9. Saleem Ahmed Avatar

    Rafiq Tarar [PML-N and Former President of Pakistan] appointed “Syed Deedar Hussain Shah”

    Supreme Court judges’ strength completed Week Ending : 29 April 2000 Issue : 06/18 DAWN WIRE SERVICE

    ISLAMABAD, April 25: President Mohammad Rafiq Tarar on Tuesday appointed five judges to the Supreme Court of Pakistan. With the appointment of these judges, the strength of the Supreme Court judges, i.e. 17, stands completed.

    The newly-appointed judges include Justice Mian Mohammad Ajmal, Chief Justice, Peshawar High Court; Justice Deedar Hussain Shah, Chief Justice, High Court of Sindh; Justice Javed Iqbal, Chief Justice, High Court of Balochistan; Justice Hamid Ali Mirza, judge, High Court of Sindh and Justice Abdul Hameed Dogar, judge, High Court of Sindh.

    These judges have been appointed to the SC from the date they respectively take upon themselves the execution of their offices as such judges.

    Following are the names of the judges of the Supreme Court according to their seniority:

    1. Justice Irshad Hassan Khan, Chief Justice of Pakistan, 2. Justice Mohammad Bashir Jehangiri, 3. Justice Sheikh Ijaz Nisar, 4. Justice Sheikh Riaz Ahmed, 5. Justice Ch. Mohammad Arif, 6. Justice Munir A. Sheikh, 7. Justice Abdul Rehman Khan 8. Justice Rashid Aziz Khan, 9. Justice Nazim Hussain Siddiqi, 10. Justice Iftikhar Mohammad Chaudhry, 11. Justice Qazi Mohammad Farooq, 12. Justice Rana Bhagwan Das, 13. Justice Mian Mohammad Ajmal, 14. Justice Deedar Hussain Shah, 15. Justice Javed Iqbal, 16. Justice Hamid Ali Mirza, 17. Justice Abdul Hameed Dogar.-APP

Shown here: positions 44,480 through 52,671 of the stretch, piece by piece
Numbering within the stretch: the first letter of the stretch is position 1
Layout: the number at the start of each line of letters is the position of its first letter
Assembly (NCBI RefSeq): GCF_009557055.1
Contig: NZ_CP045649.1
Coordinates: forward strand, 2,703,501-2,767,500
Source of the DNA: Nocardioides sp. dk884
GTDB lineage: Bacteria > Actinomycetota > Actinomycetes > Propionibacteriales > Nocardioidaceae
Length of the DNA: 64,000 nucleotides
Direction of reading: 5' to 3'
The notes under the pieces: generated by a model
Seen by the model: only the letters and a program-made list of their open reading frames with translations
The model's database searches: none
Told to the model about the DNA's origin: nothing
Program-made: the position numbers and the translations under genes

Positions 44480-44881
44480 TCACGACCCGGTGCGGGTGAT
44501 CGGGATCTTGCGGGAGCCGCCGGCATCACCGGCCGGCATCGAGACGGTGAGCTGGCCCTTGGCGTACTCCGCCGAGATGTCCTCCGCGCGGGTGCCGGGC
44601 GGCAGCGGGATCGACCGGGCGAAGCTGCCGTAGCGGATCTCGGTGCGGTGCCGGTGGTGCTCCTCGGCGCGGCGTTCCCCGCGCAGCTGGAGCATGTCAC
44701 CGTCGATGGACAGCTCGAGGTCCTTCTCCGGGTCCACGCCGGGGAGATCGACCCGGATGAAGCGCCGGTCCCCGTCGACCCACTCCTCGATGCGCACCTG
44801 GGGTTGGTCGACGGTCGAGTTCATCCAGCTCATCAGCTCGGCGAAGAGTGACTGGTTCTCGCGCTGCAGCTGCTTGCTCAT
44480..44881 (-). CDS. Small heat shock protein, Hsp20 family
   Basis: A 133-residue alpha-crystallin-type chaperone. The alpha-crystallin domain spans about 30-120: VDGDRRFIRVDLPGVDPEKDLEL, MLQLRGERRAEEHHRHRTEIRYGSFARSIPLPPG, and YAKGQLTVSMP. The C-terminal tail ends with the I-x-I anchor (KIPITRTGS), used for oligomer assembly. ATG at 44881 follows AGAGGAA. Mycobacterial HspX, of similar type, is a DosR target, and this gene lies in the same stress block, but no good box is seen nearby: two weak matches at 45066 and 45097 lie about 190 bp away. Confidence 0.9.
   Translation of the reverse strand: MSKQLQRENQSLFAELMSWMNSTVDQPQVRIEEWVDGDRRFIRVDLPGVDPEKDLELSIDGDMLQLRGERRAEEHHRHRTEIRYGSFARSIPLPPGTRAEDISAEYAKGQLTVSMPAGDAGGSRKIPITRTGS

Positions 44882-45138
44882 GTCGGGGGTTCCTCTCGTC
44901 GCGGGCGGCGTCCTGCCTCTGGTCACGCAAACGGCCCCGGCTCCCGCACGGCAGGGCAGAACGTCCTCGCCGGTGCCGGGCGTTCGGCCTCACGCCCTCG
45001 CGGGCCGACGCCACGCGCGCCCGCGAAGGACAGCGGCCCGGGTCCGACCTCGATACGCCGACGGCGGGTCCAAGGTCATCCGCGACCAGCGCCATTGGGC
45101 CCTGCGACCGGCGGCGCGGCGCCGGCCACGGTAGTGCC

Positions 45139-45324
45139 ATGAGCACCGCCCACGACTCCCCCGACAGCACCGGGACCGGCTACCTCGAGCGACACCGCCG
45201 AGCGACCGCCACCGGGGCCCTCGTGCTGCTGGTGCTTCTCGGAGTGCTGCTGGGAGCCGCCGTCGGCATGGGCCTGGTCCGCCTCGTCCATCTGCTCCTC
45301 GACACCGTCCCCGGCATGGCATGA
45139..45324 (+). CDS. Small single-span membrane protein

10. Saleem Ahmed Avatar

    Deedar Hussain Shah also “enjoyed” the Company of CJ Iftikhar Muhammad Chaudry:)

    Five judges elevated to SC Bureau Report DAWN WIRE SERVICE Week Ending : 5 February 2000 Issue : 06/05

    ISLAMABAD, Feb 2: The government elevated five judges to the Supreme Court on Wednesday. According to a notification, the president has appointed Justice Rashid Aziz, Chief Justice, Lahore High Court; Justice Nazim Hussain Siddiqui, Chief Justice Sindh High Court; Justice Iftikhar Mohammad Chaudhry, Chief Justice, Balochistan High Court; Qazi Farooq, former chief justice of Peshawar High Court; and Justice Rana Bhagwan Das, judge, Sindh High Court, judges of the Supreme Court.

    After the elevation of Justice Rashid Aziz Khan to the SC, Justice Mohammad Allah Nawaz has been appointed Chief Justice of Lahore High Court.

    Justice Deedar Hussain Shah has been appointed Chief Justice of Sindh High Court and Justice Javed Iqbal Chief Justice of Balochistan High Court. After these appointments, the number of SC judges has risen to 12, leaving five posts vacant.

  11. Saleem Ahmed Avatar

    Chief Justice Pakistan's son Dr Arsalan with Kamran Khan on GEO TV (2007)